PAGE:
Ornithologists study birds. Not just "popular birds" or "birds we like to study at my university" or "birds that made lots of money." Of course, your primary interest might be one family or one species or even one individua bird. Of course, you know some aspects of the field better than others. But you need to be prepared to bring any evidence to bear on your problem.
The same thing holds true for historians: you need to know, and account for, everything related to your subject. Every footnote, every inscription, every source.
Yes, it's hard. Unreasonable. An impossible standard. But it's the only possible standard of scholarship: otherwise, it's just a popularity contest.
Don't get me wrong. Torill is right. So is Markku, for that matter. And so is Justin. This is the site of scholarly discourse nowadays, at least in this field, and we are changing it from within.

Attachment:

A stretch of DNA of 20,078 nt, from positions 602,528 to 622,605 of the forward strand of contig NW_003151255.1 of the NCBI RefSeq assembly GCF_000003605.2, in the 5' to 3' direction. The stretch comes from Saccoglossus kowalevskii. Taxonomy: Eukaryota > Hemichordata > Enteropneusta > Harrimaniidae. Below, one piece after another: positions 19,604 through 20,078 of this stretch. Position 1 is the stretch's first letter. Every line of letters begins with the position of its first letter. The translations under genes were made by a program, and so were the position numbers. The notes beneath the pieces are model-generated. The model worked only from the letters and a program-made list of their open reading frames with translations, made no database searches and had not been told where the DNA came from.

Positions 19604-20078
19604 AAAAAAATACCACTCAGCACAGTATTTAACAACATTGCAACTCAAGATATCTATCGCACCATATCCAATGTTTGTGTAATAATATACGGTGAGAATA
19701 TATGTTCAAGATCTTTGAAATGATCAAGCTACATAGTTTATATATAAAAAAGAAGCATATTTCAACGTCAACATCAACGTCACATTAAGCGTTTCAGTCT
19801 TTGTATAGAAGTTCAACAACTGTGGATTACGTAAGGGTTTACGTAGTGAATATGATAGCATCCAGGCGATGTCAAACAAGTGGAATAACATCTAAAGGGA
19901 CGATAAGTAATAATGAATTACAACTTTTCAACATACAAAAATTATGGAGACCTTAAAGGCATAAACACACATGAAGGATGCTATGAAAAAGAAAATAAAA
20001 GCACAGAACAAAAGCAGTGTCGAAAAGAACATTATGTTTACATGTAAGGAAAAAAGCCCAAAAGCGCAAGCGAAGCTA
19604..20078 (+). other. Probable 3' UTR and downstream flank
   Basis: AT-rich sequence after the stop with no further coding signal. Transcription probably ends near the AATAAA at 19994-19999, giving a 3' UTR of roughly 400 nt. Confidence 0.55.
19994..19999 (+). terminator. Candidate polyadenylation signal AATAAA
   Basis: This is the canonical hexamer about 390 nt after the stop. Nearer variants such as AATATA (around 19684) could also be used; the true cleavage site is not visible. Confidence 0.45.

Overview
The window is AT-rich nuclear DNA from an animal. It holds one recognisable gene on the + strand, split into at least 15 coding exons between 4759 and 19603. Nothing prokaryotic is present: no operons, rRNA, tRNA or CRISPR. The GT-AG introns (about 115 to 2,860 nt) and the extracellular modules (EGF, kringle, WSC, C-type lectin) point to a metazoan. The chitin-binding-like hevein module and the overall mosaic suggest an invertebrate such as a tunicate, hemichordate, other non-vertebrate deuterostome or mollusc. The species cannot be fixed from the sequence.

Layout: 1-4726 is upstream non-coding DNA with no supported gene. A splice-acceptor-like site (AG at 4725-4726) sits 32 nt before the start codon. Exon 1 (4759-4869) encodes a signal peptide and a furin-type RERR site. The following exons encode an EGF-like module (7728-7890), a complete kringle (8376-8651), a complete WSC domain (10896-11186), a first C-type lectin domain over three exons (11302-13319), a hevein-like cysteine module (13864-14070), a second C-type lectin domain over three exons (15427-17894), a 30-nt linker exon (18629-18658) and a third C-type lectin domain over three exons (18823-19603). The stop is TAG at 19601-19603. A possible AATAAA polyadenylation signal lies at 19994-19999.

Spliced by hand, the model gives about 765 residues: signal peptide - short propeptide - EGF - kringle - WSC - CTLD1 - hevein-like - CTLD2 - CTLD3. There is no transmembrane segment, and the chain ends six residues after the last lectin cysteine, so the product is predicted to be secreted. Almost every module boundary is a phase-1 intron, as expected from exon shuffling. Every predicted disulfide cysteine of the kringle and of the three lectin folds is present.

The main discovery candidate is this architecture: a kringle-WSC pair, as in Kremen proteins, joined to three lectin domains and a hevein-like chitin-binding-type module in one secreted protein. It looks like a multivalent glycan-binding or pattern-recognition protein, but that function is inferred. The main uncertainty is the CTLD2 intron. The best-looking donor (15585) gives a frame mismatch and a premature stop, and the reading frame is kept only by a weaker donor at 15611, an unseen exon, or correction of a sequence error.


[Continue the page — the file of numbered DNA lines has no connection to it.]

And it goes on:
An important intellectual problem -- one that the Web should help solve but, so far, doesn't, is finding the best book on a given topic. For example, I wanted to read a biography of Nelson as background to my ongoing affair with O'Brian's Aubrey-Maturin novels. I'm reading Wade's Nelson (1978) because my library had it, and because it looks right. But even knowing what a good source looks like requires some expertise: I know to look at the end of the book so see how the writer treats his sources, but unless you've read a lot of history you wouldn't know this trick.